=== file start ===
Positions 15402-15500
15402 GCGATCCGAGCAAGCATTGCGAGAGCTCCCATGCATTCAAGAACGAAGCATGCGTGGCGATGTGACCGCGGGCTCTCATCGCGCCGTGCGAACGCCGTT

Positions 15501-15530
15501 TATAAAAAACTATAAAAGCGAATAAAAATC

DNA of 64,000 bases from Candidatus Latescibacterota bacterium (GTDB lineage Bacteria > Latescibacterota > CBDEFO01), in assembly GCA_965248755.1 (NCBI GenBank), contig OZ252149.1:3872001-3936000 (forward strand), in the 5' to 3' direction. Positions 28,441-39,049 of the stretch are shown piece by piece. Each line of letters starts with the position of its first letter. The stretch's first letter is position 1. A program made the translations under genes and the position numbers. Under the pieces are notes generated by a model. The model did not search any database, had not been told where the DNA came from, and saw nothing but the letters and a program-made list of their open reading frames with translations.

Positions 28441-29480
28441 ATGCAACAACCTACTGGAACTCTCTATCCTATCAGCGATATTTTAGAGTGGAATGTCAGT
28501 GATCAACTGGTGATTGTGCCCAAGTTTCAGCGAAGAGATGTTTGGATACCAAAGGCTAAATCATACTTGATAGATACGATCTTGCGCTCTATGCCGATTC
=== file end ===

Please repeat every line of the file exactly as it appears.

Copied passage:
Positions 15402-15500
15402 GCGATCCGAGCAAGCATTGCGAGAGCTCCCATGCATTCAAGAACGAAGCATGCGTGGCGATGTGACCGCGGGCTCTCATCGCGCCGTGCGAACGCCGTT

Positions 15501-15530
15501 TATAAAAAACTATAAAAGCGAATAAAAATC

DNA of 64,000 bases from Candidatus Latescibacterota bacterium (GTDB lineage Bacteria > Latescibacterota > CBDEFO01), in assembly GCA_965248755.1 (NCBI GenBank), contig OZ252149.1:3872001-3936000 (forward strand), in the 5' to 3' direction. Positions 28,441-39,049 of the stretch are shown piece by piece. Each line of letters starts with the position of its first letter. The stretch's first letter is position 1. A program made the translations under genes and the position numbers. Under the pieces are notes generated by a model. The model did not search any database, had not been told where the DNA came from, and saw nothing but the letters and a program-made list of their open reading frames with translations.

Positions 28441-29480
28441 ATGCAACAACCTACTGGAACTCTCTATCCTATCAGCGATATTTTAGAGTGGAATGTCAGT
28501 GATCAACTGGTGATTGTGCCCAAGTTTCAGCGAAGAGATGTTTGGATACCAAAGGCTAAATCATACTTGATAGATACGATCTTGCGCTCTATGCCGATTC